Economies of scale Economies of scale occur when increased output leads to lower long run average costs. As a global company Unilever has reach to universal cheap resources. Because of its mass scale production it has ability to overcome the bargaining power of suppliers which results in lower cost of production. Source: http://www.economicshelp.org/blog/concepts/economics-of-scale/ Research and development Unilever is an innovative company and investing a huge sum on research and development of new products and brands. Because of this ability Unilever has created high entry barriers to the global consumer market. It has more than 61 innovation centres and 4000 academic researches. Source: Unilever financial statement

Excellent management and human element

Unilever has a pool of very skilled managerial capabilities in the form of its human resource capital from around the world in each geographic region. Its top management belongs to 21 different countries. This also helps Unilever to understand and manage local needs of customers, employees and stakeholder Source:http://www.unilever.com/images/ir_Unilever_factsheet_2010_tcm13-70889.pdf. Merger and acquisitions Unilever has a long history of mergers and acquisitions. This has enabled Unilever to break entry barriers into some very competitive markets and knock out strong competitors. This ability of Unilever has made it a local multinational company. Unilever has more than 44 companies in the Unilever group, 2 joint ventures and one UK associate. Other than that Unilever has its operation and agency relations in a huge number of countries. At present Unilever has more than 350 production facilities. Source: Directors Report http://www.unilever.com/investorrelations/understanding_unilever/factsheet/index.aspx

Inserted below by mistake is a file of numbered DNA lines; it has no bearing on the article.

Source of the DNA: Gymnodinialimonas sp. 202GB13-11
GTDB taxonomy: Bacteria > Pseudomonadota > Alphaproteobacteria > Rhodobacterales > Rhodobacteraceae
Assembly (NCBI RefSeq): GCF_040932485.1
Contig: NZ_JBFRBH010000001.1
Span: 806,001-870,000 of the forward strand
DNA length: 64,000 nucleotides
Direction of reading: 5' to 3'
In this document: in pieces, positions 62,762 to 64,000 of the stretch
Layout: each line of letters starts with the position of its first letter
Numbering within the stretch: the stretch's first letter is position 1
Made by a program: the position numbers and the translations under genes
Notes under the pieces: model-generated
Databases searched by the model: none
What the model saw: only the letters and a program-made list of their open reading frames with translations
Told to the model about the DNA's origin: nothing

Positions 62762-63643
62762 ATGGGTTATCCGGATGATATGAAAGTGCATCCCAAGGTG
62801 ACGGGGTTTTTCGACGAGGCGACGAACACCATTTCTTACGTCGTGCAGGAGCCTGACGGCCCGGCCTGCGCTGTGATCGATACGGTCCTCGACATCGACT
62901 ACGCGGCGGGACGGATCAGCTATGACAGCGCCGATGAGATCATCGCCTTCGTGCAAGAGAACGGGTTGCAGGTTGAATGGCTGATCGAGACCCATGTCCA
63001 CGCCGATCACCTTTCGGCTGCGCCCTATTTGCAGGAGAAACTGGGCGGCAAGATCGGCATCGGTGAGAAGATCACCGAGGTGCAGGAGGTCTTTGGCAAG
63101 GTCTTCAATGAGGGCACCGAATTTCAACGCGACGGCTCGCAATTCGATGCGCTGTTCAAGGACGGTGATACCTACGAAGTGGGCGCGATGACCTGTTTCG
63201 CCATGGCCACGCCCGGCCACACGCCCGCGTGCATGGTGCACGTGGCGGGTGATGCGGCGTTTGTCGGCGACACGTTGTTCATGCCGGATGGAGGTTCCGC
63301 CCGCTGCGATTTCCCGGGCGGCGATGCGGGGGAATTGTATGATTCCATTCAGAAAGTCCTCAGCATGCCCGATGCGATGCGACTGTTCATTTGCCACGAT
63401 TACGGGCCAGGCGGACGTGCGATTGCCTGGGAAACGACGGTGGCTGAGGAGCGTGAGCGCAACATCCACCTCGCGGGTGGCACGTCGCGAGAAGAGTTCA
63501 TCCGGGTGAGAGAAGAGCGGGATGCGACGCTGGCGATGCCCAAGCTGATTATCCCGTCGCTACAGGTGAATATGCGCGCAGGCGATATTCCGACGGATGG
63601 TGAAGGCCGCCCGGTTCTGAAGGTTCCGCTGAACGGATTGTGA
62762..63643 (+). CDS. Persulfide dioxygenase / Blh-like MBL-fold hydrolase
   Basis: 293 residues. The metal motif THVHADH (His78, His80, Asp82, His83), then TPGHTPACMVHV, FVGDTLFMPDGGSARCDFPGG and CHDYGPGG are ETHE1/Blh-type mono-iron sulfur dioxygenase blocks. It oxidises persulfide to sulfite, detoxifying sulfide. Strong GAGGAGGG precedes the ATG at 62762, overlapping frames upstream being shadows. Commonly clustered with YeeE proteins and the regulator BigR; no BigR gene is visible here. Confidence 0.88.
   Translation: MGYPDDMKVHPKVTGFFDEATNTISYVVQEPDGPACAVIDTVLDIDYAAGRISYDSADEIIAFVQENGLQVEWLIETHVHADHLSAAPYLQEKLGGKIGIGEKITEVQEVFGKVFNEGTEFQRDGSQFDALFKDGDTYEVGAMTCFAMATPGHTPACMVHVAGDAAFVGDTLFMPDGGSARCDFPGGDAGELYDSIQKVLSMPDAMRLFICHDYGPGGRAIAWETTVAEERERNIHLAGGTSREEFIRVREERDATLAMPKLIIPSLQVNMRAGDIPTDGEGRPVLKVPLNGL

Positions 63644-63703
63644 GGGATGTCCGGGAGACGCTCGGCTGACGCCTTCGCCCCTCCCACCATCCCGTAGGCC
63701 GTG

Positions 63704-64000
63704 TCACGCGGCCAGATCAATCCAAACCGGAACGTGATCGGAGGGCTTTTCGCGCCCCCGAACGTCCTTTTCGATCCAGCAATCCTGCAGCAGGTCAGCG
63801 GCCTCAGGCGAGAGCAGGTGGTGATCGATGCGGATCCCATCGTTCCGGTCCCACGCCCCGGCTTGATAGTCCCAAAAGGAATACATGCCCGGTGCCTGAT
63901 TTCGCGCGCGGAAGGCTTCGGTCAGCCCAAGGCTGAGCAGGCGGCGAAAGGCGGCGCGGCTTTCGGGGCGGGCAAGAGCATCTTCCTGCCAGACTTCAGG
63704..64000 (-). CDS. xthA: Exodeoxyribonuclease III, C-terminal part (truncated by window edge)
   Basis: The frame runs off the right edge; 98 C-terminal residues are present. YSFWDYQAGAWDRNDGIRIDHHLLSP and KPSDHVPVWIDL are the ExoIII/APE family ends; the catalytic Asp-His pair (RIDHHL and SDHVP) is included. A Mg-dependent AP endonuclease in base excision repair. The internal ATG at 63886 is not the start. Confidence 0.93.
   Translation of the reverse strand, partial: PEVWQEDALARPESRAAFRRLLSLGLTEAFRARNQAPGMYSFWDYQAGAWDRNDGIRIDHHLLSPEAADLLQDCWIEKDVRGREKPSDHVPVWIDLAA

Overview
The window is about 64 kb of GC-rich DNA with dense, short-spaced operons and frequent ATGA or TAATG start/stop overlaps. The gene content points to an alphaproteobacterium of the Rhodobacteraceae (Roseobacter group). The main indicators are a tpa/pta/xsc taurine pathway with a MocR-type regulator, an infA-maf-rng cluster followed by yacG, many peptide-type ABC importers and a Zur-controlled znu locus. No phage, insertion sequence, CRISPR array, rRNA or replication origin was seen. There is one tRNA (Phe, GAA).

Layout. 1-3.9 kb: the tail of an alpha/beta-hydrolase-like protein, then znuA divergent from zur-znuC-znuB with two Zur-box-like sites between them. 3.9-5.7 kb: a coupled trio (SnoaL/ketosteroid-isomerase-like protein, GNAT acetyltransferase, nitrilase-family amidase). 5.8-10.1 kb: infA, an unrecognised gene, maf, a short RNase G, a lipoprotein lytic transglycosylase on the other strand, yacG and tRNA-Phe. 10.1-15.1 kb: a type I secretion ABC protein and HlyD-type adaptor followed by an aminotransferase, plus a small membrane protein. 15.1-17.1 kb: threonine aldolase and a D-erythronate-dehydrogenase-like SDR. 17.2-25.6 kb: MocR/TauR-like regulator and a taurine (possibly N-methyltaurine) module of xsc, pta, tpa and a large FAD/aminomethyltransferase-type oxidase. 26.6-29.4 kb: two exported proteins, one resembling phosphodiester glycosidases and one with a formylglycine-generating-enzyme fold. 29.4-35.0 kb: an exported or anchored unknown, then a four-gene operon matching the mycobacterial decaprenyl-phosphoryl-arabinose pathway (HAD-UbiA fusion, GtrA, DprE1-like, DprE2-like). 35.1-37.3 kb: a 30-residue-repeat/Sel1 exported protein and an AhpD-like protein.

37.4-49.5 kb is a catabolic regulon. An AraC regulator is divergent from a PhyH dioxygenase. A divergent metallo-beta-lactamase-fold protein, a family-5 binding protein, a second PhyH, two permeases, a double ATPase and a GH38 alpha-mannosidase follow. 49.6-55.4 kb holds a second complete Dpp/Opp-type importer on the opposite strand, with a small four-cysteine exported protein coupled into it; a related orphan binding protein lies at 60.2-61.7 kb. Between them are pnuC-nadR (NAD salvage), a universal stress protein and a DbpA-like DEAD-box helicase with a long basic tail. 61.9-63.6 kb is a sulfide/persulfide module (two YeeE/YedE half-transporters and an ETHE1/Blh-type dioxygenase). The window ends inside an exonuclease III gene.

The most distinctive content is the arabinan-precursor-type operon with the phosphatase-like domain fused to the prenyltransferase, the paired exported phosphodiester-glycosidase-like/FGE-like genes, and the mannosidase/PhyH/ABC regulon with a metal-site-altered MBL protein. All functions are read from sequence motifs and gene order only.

Weaknesses No direct connecting with customers Because of nature of business, Unilever has no direct connection to its ultimate consumers. It has to rely on its wholesalers and retailers. In western counties retails giants i.e. Tesco, Asda and Sainsbury are very strong and have the ability to dictate big multinational retail companies. Source: http://www.unilever.co.uk/sustainability/people/customers/ Inefficient management of brands Unilever has almost 400 different brands which is very difficult to manage to reap ultimate benefit. This huge portfolio of brands has created inefficiency on part of Unilever to differentiate between stars, cash cows and dog brands according to